The remains of a P-47D Thunderbolt that crashed off the Dorset coast in 1944 have been captured in a newly released interactive 3D model that details the remnants of the machine complete with GPS data.
The Thunderbolt crashed in Weymouth Bay at 12:25pm on May 7, 1944, the pilot reportedly bailing out prior to impact. Additional details remain unclear, although the USAF has confirmed that no associated paperwork exists, suggesting that the incident was not an accident and the pilot was soon back at base.
The site was discovered by Grahame Knott of Deeper Dorset a few years back resting in 25.2m of water. After two dives on the site and 1,126 images, the photogrammetry experts at Deep3D produced a scaled plan of the known site which was then converted into a 3D model.
Typically for aircraft crash sites, the heavy components like engines, landing gear and weapons survive much better than airframes. However, the site is quite dispersed, so the plan was to scan as much as possible. We added four control points (white squares in the model) and two of the team were tasked with measuring distance and depth.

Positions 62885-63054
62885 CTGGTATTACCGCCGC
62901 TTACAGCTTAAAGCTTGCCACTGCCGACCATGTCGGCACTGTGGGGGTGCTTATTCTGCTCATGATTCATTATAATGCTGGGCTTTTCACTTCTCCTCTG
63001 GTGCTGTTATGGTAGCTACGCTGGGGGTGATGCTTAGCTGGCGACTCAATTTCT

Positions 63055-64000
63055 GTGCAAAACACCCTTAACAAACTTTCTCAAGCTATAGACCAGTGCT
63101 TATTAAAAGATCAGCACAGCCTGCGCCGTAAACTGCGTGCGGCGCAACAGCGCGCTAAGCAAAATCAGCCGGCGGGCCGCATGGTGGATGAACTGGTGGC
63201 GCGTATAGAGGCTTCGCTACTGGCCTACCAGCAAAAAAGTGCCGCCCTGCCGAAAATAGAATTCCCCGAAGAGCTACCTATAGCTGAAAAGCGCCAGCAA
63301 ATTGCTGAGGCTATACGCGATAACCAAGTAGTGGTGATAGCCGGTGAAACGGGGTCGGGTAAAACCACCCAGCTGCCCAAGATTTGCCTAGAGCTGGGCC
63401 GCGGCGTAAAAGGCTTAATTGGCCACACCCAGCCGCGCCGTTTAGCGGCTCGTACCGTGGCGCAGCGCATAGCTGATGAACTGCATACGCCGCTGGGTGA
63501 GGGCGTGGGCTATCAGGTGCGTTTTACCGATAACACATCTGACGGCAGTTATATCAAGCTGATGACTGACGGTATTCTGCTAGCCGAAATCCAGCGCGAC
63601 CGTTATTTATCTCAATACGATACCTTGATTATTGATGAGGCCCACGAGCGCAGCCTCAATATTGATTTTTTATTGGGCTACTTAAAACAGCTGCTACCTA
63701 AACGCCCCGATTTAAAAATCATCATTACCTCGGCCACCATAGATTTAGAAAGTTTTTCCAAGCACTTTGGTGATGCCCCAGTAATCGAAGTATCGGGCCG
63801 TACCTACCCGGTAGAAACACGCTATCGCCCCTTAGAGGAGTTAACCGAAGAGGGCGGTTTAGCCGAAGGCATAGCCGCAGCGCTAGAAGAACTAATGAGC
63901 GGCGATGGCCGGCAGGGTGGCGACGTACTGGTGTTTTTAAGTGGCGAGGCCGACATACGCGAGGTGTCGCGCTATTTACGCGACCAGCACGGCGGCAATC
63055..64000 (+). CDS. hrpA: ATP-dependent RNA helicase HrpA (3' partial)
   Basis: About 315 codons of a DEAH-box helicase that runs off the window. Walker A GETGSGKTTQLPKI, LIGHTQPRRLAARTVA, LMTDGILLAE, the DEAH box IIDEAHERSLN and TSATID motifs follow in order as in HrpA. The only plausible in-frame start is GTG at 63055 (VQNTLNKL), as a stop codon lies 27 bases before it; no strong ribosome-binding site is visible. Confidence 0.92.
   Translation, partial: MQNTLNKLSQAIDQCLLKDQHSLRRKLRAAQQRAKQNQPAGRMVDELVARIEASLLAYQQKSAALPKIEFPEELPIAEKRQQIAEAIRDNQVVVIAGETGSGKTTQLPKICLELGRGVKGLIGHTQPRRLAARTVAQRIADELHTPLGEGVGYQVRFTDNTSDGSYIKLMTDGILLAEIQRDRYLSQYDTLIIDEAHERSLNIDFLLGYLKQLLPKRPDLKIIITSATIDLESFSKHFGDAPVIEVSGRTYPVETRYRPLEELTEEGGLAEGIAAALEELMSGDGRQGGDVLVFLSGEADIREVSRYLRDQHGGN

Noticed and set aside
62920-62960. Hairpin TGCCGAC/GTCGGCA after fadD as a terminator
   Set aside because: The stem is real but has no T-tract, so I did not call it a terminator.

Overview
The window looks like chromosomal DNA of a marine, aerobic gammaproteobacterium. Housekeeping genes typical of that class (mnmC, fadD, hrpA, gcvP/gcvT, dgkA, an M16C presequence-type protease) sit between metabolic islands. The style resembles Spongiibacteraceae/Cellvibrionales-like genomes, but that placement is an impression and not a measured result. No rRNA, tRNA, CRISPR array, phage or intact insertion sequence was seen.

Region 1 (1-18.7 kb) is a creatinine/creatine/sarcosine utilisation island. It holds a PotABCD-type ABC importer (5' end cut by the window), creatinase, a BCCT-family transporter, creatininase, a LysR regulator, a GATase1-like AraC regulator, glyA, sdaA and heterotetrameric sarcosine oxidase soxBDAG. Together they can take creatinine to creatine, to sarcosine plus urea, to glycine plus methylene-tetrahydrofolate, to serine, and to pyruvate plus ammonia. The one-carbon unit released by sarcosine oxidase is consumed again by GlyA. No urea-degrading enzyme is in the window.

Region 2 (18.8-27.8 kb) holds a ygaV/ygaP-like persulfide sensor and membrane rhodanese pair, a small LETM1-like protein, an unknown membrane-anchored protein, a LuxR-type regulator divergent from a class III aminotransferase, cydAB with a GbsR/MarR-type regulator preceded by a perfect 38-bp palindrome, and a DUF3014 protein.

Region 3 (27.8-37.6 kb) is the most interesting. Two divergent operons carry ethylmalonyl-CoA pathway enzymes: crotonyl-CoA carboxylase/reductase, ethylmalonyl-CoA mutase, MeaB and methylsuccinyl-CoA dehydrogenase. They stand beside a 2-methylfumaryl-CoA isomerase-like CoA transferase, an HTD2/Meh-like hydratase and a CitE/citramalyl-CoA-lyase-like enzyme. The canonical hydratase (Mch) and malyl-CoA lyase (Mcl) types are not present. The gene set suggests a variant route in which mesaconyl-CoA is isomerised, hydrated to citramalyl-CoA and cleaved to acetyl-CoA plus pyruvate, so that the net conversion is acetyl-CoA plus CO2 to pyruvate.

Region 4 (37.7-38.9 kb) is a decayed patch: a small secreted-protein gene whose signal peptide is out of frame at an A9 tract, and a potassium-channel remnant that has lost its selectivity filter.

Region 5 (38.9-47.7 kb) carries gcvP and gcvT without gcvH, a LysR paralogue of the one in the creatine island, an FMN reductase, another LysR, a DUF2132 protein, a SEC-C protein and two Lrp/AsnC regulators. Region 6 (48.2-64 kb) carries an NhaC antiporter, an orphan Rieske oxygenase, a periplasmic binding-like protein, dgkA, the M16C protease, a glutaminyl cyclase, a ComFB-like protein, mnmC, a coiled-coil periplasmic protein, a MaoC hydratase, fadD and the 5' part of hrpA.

The full model ran overnight. The original sonar was fine to dive the site, but we needed better data to embed into the model. A few days later Grahame went to sea to improve the sonar side scan view of the crash site. Multiple passes gave us the data we need to geo reference.
The result, seen below, includes annotations for known components as well as those that have yet to be identified. While the engine dominates the site, a number of parts, including the propeller and remainder of the landing gear, have not been found.
Deeper Dorset is planning additional investigations into the wreck and hopes to determine the name of the pilot. The site itself falls under the protection of the Protection of Military Remains Act of 1988.